‘Mister Roberts’ a sea of fun

One of the lucky things about going to a community theater is that you’re more likely to see big-cast plays.

Today, few professional playhouses could afford hiring the 16 or more actors required for the perennial favorite "Mister Roberts." The Las Vegas Little Theatre production of the comic life aboard a World War II cargo ship is a warm and enjoyable experience. You won’t likely mistake it for art, but then too, you will probably develop by the end of the evening an affection for the cast and characters.

After the memorable 1955 Henry Fonda film, does any adult need to be told the plot? Well, OK, just in case.

Lt. J.G. Roberts (Scott Ast) is tired of being stuck in the Pacific without seeing battle. His life is made more miserable by a captain (Joseph Hammond) who get his kicks disciplining his crew. Of course, this crew might bring out the disciplinarian in any officer. What can you do, for example, with a man like Ensign Pulver (Mark Brunton) who seems to see the war as nothing more than a chance to show his creativity for seduction? The men wind up hatching a scheme to help Roberts realize his dream of being assigned to a destroyer. Things don’t turn out, though, the way everyone expects.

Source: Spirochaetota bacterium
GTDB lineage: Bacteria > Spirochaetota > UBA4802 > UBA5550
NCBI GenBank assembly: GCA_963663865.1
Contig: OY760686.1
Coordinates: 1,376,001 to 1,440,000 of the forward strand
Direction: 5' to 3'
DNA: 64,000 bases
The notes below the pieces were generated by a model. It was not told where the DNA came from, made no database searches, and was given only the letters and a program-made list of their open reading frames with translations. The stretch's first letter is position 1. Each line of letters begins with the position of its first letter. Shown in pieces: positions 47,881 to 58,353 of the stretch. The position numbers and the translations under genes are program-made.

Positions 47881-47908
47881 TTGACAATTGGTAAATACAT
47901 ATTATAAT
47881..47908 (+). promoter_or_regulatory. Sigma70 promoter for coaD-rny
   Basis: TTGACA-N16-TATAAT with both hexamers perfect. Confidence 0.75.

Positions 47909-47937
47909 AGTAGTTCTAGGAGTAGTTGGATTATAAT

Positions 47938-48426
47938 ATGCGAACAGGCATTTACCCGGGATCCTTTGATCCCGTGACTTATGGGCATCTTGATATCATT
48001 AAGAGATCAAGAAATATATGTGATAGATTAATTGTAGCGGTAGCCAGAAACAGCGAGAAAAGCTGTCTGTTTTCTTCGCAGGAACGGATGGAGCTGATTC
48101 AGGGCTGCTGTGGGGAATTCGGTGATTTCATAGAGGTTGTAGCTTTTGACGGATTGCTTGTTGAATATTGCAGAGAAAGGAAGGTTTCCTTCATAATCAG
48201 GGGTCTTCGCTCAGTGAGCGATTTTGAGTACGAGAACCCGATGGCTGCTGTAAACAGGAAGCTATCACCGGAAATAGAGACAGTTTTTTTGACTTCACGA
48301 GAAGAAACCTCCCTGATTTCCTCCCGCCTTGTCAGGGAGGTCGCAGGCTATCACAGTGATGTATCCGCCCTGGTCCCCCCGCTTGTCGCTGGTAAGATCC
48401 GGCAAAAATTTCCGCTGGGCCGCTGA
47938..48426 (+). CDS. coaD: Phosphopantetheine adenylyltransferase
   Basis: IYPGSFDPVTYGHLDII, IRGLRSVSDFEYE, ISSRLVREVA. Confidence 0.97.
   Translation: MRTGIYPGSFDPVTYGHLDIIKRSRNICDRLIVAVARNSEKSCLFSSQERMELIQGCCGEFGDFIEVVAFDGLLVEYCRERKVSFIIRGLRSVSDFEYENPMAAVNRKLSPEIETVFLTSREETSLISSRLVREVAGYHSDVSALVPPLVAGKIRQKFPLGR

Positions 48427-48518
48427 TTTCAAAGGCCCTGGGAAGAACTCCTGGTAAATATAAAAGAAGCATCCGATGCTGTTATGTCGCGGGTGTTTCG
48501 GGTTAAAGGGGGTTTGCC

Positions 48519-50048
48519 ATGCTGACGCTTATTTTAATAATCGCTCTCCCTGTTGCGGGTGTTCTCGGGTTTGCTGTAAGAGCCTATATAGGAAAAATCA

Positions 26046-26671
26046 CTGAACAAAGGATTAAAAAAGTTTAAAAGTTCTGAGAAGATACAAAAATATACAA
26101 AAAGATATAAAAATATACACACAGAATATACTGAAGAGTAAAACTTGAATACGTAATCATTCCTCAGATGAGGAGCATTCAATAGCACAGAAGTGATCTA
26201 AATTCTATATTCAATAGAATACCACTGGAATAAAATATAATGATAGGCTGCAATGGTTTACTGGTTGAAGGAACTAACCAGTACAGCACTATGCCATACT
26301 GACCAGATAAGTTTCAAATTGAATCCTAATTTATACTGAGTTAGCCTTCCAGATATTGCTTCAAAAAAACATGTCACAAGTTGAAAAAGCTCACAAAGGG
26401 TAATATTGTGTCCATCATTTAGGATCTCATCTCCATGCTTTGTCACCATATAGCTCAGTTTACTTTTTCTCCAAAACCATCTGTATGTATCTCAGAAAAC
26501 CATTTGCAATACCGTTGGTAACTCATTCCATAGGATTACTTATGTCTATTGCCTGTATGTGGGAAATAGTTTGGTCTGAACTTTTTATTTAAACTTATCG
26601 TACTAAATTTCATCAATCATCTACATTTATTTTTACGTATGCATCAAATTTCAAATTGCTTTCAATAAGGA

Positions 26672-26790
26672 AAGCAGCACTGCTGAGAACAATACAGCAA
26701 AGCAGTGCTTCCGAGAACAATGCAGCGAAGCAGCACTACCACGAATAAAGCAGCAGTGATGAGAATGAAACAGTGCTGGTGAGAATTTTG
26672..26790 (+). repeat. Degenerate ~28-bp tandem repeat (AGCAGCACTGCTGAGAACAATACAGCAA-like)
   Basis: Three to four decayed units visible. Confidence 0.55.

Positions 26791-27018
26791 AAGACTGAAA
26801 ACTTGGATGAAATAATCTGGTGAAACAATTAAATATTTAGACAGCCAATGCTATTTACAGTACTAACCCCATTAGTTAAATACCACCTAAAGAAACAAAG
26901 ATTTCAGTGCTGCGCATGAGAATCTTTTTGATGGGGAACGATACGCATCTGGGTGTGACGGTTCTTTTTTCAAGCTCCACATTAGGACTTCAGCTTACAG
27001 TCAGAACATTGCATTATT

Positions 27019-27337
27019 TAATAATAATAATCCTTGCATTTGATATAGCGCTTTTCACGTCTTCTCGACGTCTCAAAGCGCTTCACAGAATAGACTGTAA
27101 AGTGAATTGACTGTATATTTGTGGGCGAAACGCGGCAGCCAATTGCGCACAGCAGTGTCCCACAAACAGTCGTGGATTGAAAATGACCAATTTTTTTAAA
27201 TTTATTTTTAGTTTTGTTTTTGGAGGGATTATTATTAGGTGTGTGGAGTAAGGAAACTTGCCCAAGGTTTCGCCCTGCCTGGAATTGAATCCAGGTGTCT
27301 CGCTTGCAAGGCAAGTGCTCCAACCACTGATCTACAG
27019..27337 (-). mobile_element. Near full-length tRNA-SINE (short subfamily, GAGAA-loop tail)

Director Jim Williams does the most important thing right: He makes sure we want to spend time with these guys. There are several good actors aboard, but what’s equally vital is that all the performers come across as charming people. Even Hammond’s bellowing is welcomed. He seems like a bully straight out of "Beetle Bailey," and you can’t help but smile when he plays hard-ass. Particularly noteworthy is Brunton as the mischievous Pulver. He has the sort of childlike grin and love-of-life deviousness that gets laughs on a mere entrance.

Occasionally, the playing becomes a bit sloppy. It’s not likely a seaman would stand in front of a commanding officer with his hands in his pocket or attend a formation with no hat on. These are the sort of details that seem minor, but their accumulation plays a big role in our accepting or rejecting the basic situation.

Ron Lindblom’s set does an amusing shuffle between the ship’s deck and its inner bowels. You believe that you are glimpsing into a cabin somewhere far down below. And then seconds later, you’re back on deck again, breathing easier.

If you’re in a critical mood, you’ll find much to object to. But I can’t imagine most people not having fun.

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